The Gymnastics Kitchen with Betsy: Energy Bars and Sports Drinks

The Gymnastics Kitchen with Betsy: Energy Bars and Sports Drinks

It typically doesn't take long for me to figure out why gymnasts' nutrition plans are going wrong. A few questions usually lead me to the dreaded response,

Jul 19, 2016 by Betsy McNally
The Gymnastics Kitchen with Betsy: Energy Bars and Sports Drinks
It typically doesn't take long for me to figure out why gymnasts' nutrition plans are going wrong. A few questions usually lead me to the dreaded response, "YES, I eat energy bars and drink sports drinks frequently."

While these supplements target the traditional endurance athlete, triathlete or runner, as I stated before, gymnastics is a moderate caloric-burning sport. A gymnast is never in constant movement, as there are quite a few break times. Gymnastics is primarily muscular endurance at work, and not sustained cardio in heated environments. Unless you are sweating profusely and doing 2-6 hours of hard cardio in the hot sun, I do NOT recommend consuming energy bars OR sports drinks.

So why are so many gymnasts falling into the trap of ingesting these items? They are quick, convenient and marketed toward athletic performance, but they are not made for gymnasts and will not help performance. Here's why:

1. Too many supplemental minerals.

If you are eating a balanced meal plan rich in complex carbohydrates, fruits and vegetables, drinking water plus taking a multivitamin, and not losing tons of fluid from excessive sweating, you should NOT be supplementing with extra iron, magnesium, potassium, niacin, riboflavin, vitamin C and b12. Taking these supplements excessively can throw off your body's natural balance of water, vitamins and minerals. In addition, too much iron can constipate and lead to gastrointestinal issues, bloating and sometimes diarrhea. This is one of the things many of my athletes complain about—being bloated! Power and protein bars and drinks will NOT help you in this area.

2. Too much sugar

A bottle of gatorade contains 56 grams of sugar and 426 milligrams of sodium—that's an ENORMOUS amount of sugar and sodium! Sodium helps the body retain water, but gymnasts don't lose much water from sweat in workouts. Remember the bloating we discussed earlier? Sodium magnifies this problem. Gatorade's 56 grams of sugar more than doubles the recommended daily intake of sugar, which is 25 grams. Excessive sugar leads to weight gain and other debilitating diseases like diabetes, and it will not help your energy as a gymnast. Sugar gives an immediate lift, but 30-45 minutes into your workout, you will crash and become tired. For maximum performance, gymnasts only need WATER.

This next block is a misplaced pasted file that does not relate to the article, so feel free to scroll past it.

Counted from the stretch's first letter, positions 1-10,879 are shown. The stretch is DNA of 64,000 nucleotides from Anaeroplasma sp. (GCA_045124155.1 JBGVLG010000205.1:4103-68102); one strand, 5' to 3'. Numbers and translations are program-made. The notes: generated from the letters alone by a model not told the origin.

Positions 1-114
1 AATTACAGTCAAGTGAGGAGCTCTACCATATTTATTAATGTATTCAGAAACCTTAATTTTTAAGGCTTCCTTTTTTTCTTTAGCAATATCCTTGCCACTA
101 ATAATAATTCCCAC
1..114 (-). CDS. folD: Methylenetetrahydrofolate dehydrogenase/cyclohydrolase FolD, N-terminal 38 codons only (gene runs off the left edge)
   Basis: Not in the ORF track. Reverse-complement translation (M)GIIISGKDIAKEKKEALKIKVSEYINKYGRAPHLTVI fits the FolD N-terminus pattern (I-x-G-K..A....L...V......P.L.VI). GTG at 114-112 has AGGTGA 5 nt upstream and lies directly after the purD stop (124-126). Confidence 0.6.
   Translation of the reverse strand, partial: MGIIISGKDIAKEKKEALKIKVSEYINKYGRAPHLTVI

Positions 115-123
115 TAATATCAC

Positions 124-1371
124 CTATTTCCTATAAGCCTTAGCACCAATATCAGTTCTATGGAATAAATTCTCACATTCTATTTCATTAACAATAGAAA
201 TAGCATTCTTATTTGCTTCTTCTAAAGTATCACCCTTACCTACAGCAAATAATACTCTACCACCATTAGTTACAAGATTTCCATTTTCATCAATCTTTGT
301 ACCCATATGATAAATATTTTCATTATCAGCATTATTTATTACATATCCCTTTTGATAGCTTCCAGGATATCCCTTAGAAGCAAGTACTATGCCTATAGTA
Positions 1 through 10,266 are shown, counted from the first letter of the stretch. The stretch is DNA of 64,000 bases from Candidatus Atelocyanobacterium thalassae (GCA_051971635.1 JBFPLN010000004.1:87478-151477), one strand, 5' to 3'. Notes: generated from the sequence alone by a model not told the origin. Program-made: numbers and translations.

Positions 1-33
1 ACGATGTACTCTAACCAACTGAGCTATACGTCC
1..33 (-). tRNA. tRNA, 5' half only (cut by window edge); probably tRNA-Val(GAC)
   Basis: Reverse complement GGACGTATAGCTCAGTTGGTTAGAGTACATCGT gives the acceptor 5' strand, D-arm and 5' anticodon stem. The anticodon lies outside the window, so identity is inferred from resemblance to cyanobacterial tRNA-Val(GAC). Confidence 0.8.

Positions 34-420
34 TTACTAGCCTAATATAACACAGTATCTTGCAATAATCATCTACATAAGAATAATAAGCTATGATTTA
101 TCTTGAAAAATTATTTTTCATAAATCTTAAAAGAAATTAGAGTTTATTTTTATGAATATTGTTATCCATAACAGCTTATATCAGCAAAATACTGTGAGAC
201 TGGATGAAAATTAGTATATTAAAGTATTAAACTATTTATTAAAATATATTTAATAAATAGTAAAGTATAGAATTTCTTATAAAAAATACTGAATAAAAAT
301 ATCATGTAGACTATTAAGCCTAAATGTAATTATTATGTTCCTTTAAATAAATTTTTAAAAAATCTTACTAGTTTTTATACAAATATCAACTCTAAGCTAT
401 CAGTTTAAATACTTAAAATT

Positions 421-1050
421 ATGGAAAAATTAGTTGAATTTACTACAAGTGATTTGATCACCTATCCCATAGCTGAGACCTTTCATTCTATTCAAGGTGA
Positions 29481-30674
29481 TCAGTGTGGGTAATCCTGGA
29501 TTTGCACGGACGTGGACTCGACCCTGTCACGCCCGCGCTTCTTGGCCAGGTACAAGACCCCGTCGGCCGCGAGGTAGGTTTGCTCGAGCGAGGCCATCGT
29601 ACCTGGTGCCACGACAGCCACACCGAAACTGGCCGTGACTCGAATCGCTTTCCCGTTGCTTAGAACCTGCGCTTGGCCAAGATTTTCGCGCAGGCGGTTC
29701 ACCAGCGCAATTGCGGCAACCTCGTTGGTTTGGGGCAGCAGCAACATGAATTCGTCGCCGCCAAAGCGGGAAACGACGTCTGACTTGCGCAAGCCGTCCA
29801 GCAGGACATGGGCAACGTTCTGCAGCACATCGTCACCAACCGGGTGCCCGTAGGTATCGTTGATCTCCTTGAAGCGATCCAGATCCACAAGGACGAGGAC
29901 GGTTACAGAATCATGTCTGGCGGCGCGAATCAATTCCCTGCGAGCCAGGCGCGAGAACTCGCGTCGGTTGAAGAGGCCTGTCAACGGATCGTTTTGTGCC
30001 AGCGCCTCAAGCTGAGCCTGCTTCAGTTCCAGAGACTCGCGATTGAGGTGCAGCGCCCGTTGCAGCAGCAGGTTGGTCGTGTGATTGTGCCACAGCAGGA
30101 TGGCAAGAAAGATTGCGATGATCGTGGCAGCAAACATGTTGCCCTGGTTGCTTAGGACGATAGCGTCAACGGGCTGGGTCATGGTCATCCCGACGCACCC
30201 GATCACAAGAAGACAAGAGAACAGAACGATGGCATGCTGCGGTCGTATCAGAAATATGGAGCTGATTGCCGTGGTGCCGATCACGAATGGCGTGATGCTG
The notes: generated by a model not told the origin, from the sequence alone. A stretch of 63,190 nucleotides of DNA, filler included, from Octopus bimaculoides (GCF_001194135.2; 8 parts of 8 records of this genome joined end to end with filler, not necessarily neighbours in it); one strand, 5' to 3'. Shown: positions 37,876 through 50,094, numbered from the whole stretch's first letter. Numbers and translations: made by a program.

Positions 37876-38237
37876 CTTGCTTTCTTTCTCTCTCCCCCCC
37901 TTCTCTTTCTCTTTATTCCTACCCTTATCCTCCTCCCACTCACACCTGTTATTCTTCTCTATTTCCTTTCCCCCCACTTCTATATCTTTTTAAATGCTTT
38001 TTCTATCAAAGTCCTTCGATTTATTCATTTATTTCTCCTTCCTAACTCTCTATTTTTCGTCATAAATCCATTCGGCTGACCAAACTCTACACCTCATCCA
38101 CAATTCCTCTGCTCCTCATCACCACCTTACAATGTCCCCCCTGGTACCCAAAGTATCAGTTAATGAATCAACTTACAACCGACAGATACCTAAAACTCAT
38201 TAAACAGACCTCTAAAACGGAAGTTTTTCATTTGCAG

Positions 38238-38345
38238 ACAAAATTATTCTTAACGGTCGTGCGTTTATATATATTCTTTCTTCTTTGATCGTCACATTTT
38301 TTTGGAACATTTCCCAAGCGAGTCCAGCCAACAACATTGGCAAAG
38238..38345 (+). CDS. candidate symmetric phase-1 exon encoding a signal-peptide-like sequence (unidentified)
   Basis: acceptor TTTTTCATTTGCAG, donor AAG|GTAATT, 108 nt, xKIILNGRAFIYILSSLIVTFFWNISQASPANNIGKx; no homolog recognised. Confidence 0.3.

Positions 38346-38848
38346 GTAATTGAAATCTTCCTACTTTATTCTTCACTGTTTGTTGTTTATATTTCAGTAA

Sugar is not only a problem in sports drinks, but also energy bars. A traditional chocolate Power Bar contains 25 grams of sugar. This is comparable to a traditional candy bar of the same size, which ranges between 25-30 grams of sugar—your recommended daily amount of sugar for the whole day! Natural sugars found in fruits, vegetables, complex carbohydrates and whole grains should be a gymnast's go-to energy source. For maximum performance, ingest these foods 2-4 hours before practice in the form of sweet potatoes, brown rice, oats, and fiber-rich fruits and veggies. The sugar in energy bars and Gatorade are excessive and unnecessary for athletes in anaerobic sports like gymnastics.

3. Too many hidden ingredients

Look at the ingredient packages of many energy bars and sports drinks—you will find a lot of names you can't pronounce. Look at a bottle of your favorite sports drink—why is it blue? The only edible food that should be blue is a berry or vegetable; anything else is artificial. Of course, some energy bars are better than others and claim to be natural. Choose carefully, and read the ingredients. A gymnast needs real whole foods and water. Too many man-made additives and preservatives are unhealthy.

4. Too many calories

There are simply too many calories in these drinks. Unused calories turn to stored energy, which becomes fat. You can get the same amount of energy from density-rich foods like apples, grapefruits, grapes, broccoli, spinach, kale and many others at a lesser caloric intake. Be wise, and choose real, whole foods, complex carbohydrates like fruits and vegetables, and lots of water to power you to your maximum performance.

5. And finally... too expensive!

If you consume sports drinks or protein bars every day, your wallet will take a hit. Gymnastics is already an expensive sport! Remember, many energy bars have just as much sugar as a candy bar, and a sports drink can have just as much as a coke. It's more cost-effective to buy fruits and vegetables and snacks like nuts and rice cakes in bulk rather than a la carte from a snack machine. Take time to prepare by going grocery shopping with your week's plan of food in mind. Prepare snacks in baggies for your gym bag so you don't hit up the snack machine when you are desperate. Preparation is key. Take time to do this, and your body—and your gymnastics—will thank you!

Want more information on proper nutrition and snacks for gymnasts? Contact Betsy McNally-Laouar.

Betsy McNally-Laouar is a personal fitness and gymnastics trainer certified in Sports Nutrition. She currently works with the elite and upper level gymnasts at Cincinnati Gymnastics creating training and meal plans. She also works with gymnasts all around the country online and through camps. If you need more help with gymnastics recipes, meal plans and fitness, check out her website, and email her at